1. The Doctor's timeline is just sitting there, on Trenzalore. Yes, the actual name of the Doctor is required to get to it, but one door blocks the way to something that could potentially destroy entire civilizations in seconds. You don't even have to be planning to do it. Trip up the steps and rework history. "Whoops-" FWOOOM.
  2. Wasn't it the Silence's job to stop them getting to Trenzalore? Where the hell were they? I didn't particularly like them either, but you can't rewrite continuity and ignore it at the same time.
  3. Clara has been about for all of the Doctor's incarnations, and the 11th is the first to notice her. Seriously?
  4. Even if she was scattered through time and space, presumably she was still human. Why the hell was she on Gallifrey?
There are others (why were Strax and Vastra still on Trenzalore at all, let alone fighting?) and Stephen Moffat nicely undermined the poignant ending to Forest of the Dead by having a post-that River come back. In that episode, she died to save a man who didn't know who she was yet. It was perfect. Leave it alone. This was a tear-jerker, but a hell of a cheap one. Also, has she been holographically hanging around in the TARDIS since then? This certainly implies it. "I can always see you..." indeed.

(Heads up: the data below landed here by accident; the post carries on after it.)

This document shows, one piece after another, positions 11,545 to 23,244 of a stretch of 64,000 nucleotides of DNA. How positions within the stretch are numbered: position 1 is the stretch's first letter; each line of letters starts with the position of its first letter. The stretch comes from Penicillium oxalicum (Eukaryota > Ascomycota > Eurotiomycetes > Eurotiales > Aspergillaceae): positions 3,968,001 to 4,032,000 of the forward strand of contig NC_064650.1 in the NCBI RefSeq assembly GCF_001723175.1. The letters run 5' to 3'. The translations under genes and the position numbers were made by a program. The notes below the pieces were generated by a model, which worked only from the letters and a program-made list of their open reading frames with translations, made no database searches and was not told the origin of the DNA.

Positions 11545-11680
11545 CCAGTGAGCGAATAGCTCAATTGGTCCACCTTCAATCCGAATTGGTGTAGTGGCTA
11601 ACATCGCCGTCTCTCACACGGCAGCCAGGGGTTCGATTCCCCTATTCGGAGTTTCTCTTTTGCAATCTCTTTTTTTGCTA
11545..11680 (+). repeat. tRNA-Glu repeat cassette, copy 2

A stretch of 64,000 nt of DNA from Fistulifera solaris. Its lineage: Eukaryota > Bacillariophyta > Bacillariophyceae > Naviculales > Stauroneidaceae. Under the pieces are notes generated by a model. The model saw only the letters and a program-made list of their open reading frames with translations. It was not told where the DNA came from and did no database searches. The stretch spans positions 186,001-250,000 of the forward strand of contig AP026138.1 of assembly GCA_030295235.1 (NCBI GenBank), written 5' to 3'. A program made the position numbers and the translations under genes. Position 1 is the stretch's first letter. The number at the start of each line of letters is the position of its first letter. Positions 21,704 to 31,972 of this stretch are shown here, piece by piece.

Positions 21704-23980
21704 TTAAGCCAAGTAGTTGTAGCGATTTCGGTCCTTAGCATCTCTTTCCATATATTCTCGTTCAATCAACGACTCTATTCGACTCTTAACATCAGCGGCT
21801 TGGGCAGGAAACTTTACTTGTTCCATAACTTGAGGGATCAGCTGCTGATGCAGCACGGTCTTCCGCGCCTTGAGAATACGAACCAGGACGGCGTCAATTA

Forest of the Dead, more poignant the more you got to know River
(It's worth pointing out with regards to River, for one glorious second I thought she'd been prompting Clara all the time she was in the TARDIS. That would have been a nice twist as well as extremely funny.)

But the ending. Oh my lord. All of my objections and questions and problems were blown away by that one reveal. Forget Clara, John Hurt is a hell of a mystery. My personal theory is that I think he might be the meta-crisis Doctor from Journey's End, but anyone else got a good one?

Tuesday, 21 May 2013

Lord Tebbitt commits some Logical Fallacies

In a bid to make myself feel like a good samaritan I bought a copy of The Big Issue today. In it, Lord Tebbitt, who is, shall we say, slightly opposed to the idea of gay marriage, makes several charming statements:
“When we have a queen who is a lesbian and she marries another lady and then decides she would like to have a child and someone donates sperm and she gives birth to a child, is that child heir to the throne?’
“It’s like one of my colleagues said: we've got to make these same sex marriages available to all.